With reference to FIGS. 1, 2 and 3 of the drawings, the improved features of the carrying arm 20 are illustrated. It will be observed that each carrying arm 20 includes an outer carrying portion 23 which has, at the outer end thereof, an arm end cap 55 pivotally mounted thereon. The pivotal mounting of the arm end cap 55 is achieved by means of a threaded bolt inserted through appropriate apertures provided in the outer carrying portion 23 of the carrying arm 20, and in the arm end cap 55. As shown in FIG. 2 of the drawings, the arm end cap 55 may be lowered to a rest position which is essentially flush with the carrying arm 20, and hence provide a smooth surface for flat surfaced materials. Alternatively, the arm end cap 55 may be extended to its stop position as shown in FIG. 3 of the drawings, and thereby act as a stop boss or stop member for any rounded tubular loads carried thereon. It is therefore submitted that the improvement to the carrying arms permits a greater degree of flexibility of the subject carrying arm regardless of the load carried thereon.
With respect to FIG. 4 of the drawings, it will be observed that the C-shaped channel members 24 and 26 respectively are also provided with movable base stop members 60. Each of the base stop members 60 and the corresponding structure are identical, and therefore, reference will be made only to one of the assemblies. It will be understood, however, that the description applies equally to each side of each of the C-shaped channel members 24 and 26 respectively.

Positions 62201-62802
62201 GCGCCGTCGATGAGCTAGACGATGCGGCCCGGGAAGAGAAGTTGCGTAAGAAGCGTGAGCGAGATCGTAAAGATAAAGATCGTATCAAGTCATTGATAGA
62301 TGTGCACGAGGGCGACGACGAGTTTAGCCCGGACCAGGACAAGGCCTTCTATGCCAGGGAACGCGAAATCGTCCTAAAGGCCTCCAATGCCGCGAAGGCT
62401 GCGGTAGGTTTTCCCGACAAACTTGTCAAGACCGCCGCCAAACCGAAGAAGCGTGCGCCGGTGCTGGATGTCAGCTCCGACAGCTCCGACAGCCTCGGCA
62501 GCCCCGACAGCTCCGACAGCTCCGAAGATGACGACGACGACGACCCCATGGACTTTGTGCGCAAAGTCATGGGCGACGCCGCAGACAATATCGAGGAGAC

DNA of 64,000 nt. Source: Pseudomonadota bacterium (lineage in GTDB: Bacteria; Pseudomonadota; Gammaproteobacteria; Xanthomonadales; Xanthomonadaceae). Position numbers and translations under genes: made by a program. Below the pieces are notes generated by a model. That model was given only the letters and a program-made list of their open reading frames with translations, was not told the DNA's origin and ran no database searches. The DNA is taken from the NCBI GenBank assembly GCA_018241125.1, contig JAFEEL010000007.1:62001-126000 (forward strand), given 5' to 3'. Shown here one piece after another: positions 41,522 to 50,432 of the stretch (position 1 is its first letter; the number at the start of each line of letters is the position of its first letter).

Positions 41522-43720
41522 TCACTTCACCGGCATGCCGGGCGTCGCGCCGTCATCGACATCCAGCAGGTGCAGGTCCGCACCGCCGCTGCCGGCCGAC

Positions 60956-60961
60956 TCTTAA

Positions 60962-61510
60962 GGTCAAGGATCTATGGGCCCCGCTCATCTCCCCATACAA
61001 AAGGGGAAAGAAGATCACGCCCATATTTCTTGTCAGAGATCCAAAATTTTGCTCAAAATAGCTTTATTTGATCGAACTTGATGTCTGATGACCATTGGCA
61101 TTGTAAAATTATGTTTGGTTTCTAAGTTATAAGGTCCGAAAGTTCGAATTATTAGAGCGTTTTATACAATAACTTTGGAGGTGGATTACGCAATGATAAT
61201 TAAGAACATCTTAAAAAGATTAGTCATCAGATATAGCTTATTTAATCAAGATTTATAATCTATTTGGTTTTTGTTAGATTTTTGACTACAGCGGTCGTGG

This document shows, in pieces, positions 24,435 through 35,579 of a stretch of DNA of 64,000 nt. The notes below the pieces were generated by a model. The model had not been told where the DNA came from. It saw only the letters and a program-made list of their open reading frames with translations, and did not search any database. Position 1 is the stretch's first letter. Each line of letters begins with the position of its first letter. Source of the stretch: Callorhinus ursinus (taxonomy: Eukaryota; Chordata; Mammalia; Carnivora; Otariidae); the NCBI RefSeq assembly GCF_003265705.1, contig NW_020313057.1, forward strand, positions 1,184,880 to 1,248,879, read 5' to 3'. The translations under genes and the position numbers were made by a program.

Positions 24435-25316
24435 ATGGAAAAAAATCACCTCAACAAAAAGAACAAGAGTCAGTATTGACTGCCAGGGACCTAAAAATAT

Again, with reference to FIG. 4, it will be observed that the C-shaped channel members 24 and 26 are each provided with a pair of base apertures 61 and 63, respectively, through which a pair of base stop support bars 62 and 64 are carried. If desired, the base stop support bars 62 and 64 may be provided in the form of threaded bolts retained in position by nuts, in the manner generally depicted in FIG. 1 of the drawings. A carrying plate 65 is shown to be secured by wall nuts or other suitable means between the base stop support bars 62 and 64, and a stop pin 67 is carried by the carrying plate 65. The stop pin 67 extends upwardly a short distance from the carrying plate 65, and is designed to coact with the base stop member 60 in the manner described herein below.